Spyware and what to do about it. And, why you should care.


Hi everyone.

Last weekend, I had to help a friend of mine try and fix their computer. It seems that he went to some sites that he shouldn’t have (in the terms of spyware) and got something nasty. In the end, it messed up the computer so bad, that he couldn’t go to Windows Update, and his wife couldn’t get into chat (or anything else that required JavaScript or ActiveX). We got the computer more or less back to normal on Saturday, but in the end they had to reformat it.

I’ve had to remove spyware from a number of my coworkers computers (and recommend programs to do so for others). And a couple of weeks ago, I had to help another friend of mine remove a nasty desktop/browser hijacker that her son got while visiting a website.

So, why am I posting about this? And why should you be concerned? You’re probably thinking “They went to Porn sites” or “Well, I definitely don’t go to THOSE types of sites”. That could be true (in the case of my older friend, it was a porn site), but it’s not limited to those sites (the desktop/browser hijacker has been found on WWF related websites). Even MSN and Yahoo have some type of “ad-ware” that they offer you. Granted, it’s mainly intended to provide the banner ads on the specific page, but it’s still ad-ware.

Ok, so I may have your interest. But, now you’re wondering what options do you have? Well, you can either live in a hole by not surfing any sites at all, never go online again, or download and use some types of anti-spyware and antivirus programs. A little common sense helps, but it isn’t required.

There are a lot of programs out that claim to remove spyware from your computer. And, there are probably just as many anti-virus programs out there. So, how do you decide which ones to use? Well, if you’re already using an anti-virus program, and are satisfied with it, then go to their website and find out if they offer an anti-spyware program as well. You don’t have to use theirs, if you find something better though.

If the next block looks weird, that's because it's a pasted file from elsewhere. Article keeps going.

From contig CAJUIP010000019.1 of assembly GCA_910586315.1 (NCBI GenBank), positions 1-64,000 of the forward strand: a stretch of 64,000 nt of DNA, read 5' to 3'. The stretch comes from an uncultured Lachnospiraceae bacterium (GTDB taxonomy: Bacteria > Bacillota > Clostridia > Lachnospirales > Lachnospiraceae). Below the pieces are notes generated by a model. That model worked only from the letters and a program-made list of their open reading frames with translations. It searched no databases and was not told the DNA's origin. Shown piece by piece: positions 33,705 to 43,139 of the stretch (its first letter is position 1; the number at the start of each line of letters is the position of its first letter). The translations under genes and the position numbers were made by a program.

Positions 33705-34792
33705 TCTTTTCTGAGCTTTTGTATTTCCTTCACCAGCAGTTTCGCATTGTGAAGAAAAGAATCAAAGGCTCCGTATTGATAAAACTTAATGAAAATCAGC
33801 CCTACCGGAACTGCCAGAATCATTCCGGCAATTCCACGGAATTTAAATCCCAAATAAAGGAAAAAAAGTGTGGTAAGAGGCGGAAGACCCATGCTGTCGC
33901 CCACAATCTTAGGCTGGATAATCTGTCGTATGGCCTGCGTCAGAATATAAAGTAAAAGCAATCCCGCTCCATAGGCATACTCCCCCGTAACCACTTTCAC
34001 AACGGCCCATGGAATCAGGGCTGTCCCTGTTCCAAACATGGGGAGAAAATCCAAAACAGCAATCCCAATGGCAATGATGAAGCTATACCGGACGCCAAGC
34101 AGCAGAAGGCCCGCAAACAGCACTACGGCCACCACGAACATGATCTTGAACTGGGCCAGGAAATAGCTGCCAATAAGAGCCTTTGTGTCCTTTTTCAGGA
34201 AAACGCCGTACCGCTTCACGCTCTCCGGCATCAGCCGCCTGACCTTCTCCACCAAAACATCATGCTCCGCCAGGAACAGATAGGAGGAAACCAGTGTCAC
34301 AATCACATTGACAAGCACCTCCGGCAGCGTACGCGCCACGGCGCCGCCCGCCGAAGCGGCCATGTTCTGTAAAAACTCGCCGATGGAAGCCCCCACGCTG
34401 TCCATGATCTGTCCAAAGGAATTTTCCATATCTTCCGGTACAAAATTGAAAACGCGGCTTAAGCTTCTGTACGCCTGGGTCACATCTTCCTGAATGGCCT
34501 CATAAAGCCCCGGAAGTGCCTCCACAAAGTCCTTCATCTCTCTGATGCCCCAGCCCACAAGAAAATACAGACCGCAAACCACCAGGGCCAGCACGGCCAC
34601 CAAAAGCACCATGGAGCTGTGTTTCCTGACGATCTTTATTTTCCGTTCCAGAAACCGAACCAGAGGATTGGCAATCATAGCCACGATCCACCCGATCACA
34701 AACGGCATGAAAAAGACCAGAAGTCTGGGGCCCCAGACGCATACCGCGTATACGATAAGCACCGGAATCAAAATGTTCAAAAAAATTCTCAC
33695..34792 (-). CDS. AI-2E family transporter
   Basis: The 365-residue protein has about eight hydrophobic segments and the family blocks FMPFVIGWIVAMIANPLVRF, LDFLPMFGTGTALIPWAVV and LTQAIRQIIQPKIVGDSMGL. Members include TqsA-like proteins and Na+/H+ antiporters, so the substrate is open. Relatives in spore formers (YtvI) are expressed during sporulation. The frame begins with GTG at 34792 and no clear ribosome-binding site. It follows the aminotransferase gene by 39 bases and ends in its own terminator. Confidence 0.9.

Some of the best sources for information about Spyware, and the related anti-spyware programs include PC World and Spyware Information Org. PC World recommends CounterSpy by Sunbelt Security. While I haven’t used it, I have used other SunBelt programs and like them. Plus, I’ve used a ‘sister’ of sorts to CounterSpy. Most of the definition files for CounterSpy come from a company that was called “Giant Antispyware”. I say “was” because they were bought out by Microsoft. I’ve used the Microsoft Antispyware Beta, and highly recommend it to everyone.

Be ware of sites that offer you “Free Spyware Scans” then require you to purchase their program in order to remove the spyware. Some of those (not including CounterSpy or Microsoft) may actually give you false positives, or worse yet, install spyware on your computer. You can find more information about those sites in the Spyware Information Org website.

I won’t go into great depth about the antivirus programs in this post, but I will say that you need to make sure it’s updated regularly. If you’re on broadband, I highly suggest setting the automatic updates to check hourly. You shouldn’t notice any slowdown from the check. If you’re on dialup, I would still recommend hourly or at the most every 3 to 6 hours, and you should make sure it cannot connect (dial up) on it’s own. It should definitely check while you are online though. This also applies to your spyware and firewall.

Finally, using a little common sense will help you out also. If you go to a website, and it tries to install anything (ActiveX control or other controls) refuse the installation the first time. If the site doesn’t work, then hit your Refresh button (or the F5 key on your keyboard) and install the control. This DOESN’T include Shockwave or “Flash” (Macromedia) controls, as they typically are legitimate. Also, when surfing, if your antivirus or antispyware pops up, read the information carefully. If you know the item being questioned is safe, allow it. Otherwise block it (or select the Abort Connection option). And, make sure you do a scan every day. If you leave the computer on 24/7 (which I do), configure the automatic scanning settings. If you shut the computer down when you’re finished using it, then do a scan prior to shutting down each day.

If you’re considering an antispyware, antivirus, or firewall program and can’t find anything about it, feel free to post a comment here, or e-mail me about it. I’ll check into it, and let you know what I find out. Plus, I’ll be posting information about different ones in the future.

Patrick.

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